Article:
Indian Uses From The Buffalo


Shirts--Leggins--Lance Covers--Belts--Dresses--Pipe Bags
Pouches--Paint--Bags--Pouches--Dolls--Coup Flag Covers
Moccasin Tops--Cradles--Winter Robes--Bedding--Breechclouts
Quivers--Tepee Covers--Guncases.


Headdresses--Saddle Pad Filler--Pillows--Rope
Ornaments--Halters--Medicine Balls


Medicine Switch--Fly Brush--Lodge Exterior--Decorations--Whips




Cups--Fire Carriers--Powder Horn--Spoons


Every Part Eaten--Pemmican (Converted)--Hump Ribs-Immediately
Jerky (Converted)--Skin Of Hind Leg--Moccasins or Boots


Containers--Clothing--Headdress--Food--Medicine Bags
Splints--Cinches--Ropes--Belts--Bullets Pouches--Saddles
Shields--Buckets--Moccasin Soles--Rattles--Drums--Drumsticks
Lance Cases--Armbands--Quirts--Bull Boats--Knife Cases--Stirrups
Horse Masks--Thongs--Horse Ornaments

Source 1996 Encarta Encyclopedia

The Curtis Collection

Demise of the Buffalo
From Volume 3
The North American Indian
Published 1908
By Edward S. Curtis

The sportsman and the utilitarian join with the Indians in their cry of regret at the ruthless slaughter of the millions of bison which composed the great western herd
And during the last quarter-century all the harsh language at the command of American writers has been hurled at those directly responsible for the extermination

That the destruction
Was the most brutal and improvident of its kind in the history of civilization
There is no question
And that those who went out and mowed the animals down by scores
Hundreds in a single day are deserving of every criticism there is no doubt
But when we view the question in a broader way
The blame would seem to rest not entirely with those who shouldered the guns

It was public sentiment that slaughtered the western herd of the American bison
A sentiment which fostered by our desire further to oppress
To bring under subjection and to rob of their birthright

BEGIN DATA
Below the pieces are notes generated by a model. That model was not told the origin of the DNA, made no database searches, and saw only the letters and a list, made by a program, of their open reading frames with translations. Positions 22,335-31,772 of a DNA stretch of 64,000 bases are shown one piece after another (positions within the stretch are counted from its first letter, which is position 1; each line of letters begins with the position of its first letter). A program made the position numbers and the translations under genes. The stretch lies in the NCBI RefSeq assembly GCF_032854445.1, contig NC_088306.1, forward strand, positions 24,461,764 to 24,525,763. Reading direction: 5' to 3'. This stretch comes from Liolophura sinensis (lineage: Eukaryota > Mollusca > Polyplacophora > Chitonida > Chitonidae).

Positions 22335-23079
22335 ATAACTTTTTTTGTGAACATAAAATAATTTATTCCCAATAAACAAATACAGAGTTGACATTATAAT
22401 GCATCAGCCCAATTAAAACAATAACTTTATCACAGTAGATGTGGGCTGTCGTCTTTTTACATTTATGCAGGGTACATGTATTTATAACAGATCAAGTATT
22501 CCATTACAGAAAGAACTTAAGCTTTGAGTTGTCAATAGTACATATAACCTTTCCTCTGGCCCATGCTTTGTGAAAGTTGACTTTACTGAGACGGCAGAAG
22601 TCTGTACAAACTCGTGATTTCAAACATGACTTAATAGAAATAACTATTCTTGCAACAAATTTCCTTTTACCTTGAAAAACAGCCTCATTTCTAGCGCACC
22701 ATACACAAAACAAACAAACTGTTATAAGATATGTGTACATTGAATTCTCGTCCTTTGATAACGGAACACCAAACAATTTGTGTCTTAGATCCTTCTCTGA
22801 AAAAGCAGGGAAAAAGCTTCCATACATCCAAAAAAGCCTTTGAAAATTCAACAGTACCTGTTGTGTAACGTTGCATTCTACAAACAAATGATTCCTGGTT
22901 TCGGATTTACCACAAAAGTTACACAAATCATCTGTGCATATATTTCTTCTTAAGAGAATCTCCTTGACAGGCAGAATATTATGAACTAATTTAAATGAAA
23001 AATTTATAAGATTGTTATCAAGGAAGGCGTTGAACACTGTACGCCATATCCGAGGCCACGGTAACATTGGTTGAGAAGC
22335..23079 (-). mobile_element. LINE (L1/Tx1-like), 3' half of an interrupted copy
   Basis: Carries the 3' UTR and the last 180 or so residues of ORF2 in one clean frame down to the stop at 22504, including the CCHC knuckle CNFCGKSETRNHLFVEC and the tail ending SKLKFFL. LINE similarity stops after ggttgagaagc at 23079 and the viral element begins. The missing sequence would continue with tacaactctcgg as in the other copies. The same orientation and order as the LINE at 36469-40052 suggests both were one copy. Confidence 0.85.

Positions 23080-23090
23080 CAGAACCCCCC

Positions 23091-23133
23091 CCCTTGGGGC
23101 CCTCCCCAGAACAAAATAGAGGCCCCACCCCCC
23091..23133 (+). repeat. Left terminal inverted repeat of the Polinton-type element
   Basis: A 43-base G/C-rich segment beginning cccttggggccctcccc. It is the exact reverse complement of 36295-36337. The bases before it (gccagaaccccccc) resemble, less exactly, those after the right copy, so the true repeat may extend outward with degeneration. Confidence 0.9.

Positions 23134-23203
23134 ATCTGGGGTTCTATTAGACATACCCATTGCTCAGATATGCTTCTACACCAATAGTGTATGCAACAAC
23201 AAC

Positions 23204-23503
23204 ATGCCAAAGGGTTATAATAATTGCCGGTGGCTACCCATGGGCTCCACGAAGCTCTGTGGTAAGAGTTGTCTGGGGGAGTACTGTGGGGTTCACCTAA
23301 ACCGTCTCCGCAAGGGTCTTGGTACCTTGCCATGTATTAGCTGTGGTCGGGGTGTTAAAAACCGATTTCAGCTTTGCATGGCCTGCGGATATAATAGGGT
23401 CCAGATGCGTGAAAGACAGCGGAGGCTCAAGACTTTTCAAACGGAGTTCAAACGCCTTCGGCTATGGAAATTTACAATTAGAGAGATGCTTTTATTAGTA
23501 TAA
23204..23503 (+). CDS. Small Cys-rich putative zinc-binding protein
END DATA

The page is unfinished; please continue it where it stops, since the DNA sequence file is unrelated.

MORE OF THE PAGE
A people already driven for two generations before a greedily advancing civilization
Was supported by the people as represented in the halls of Congress
Which became the governmental policy and therein lay the blame

We slaughtered the buffalo in order to starve the Indians of the plains into submission
Thereby forcing them into a position
In which they must take what we saw fit to dole out to in 1871
Which might be called the beginning of the last decade of the buffalo
The friends of these animals and of the Indians
Made an effort to promote legislation designed to protect the herds from wanton destruction

In June 1874

The Senate and the House passed a bill for the protection of the buffalo
But the enactment unfortunately failed to receive the President's signature

During the next four years feeble efforts to the same end were made
But without result

By this time the southern herd was represented only by bleaching bones
The northern herd was within four years of its extinction

The sentiment of the people at this time
Is reflected in a contemporary report of the Secretary of the Interior
Which says
"The rapid disappearance of game from the former hunting grounds
Must operate largely in favor of our efforts to confine the Indians
To smaller areas and compel them to abandon their nomadic customs
And establish themselves in permanent homes

So long as the game existed in abundance
There was little disposition manifested to abandon the chase
Even though Government bounty was dispensed in great abundance
Affording them ample means of support
When the game shall have disappeared
We shall be well forward in the work in hand
I cannot regard the rapid disappearance of the game from its former haunts
As a matter prejudicial to our management of the Indians
On the contrary as they become convinced
That they can no longer rely upon the supply of game for their support
They will turn to the more reliable source of subsistence furnished at the agencies
And endeavor to so live that that supply will be regularly dispensed

A few years of cessation from the chase
Will tend to unfit them for their former mode of life
And they will be the more readily led into new directions
Toward industrial pursuits and peaceful habits
It must be realized that
However comprehensive the legislation and rigorous its enforcement
Restrictive laws could only have retarded for a limited time
The inevitable extermination of the wild buffalo
If by care they could have been utilized for twenty-five years longer
They would have served like other things of primeval life
Their natural purpose and we could have viewed their end
With only that regret with which we see the forest fall
And the prairies' broad surface turned sod by sod
From its natural beauty to the utility that Nature's own laws demand

To have thus husbanded such a vast natural food supply
Would have been of inestimable value to the white settler
Saved untold expenditure in caring for the Indians
And many hundreds of them from pitiful starvation
And preserved the virility of the plains tribes

Who feel that the sooner the Indian
Like the buffalo is exterminated the better
Must realize that the most effective effort toward this end
Was the sweeping of the buffalo from the land

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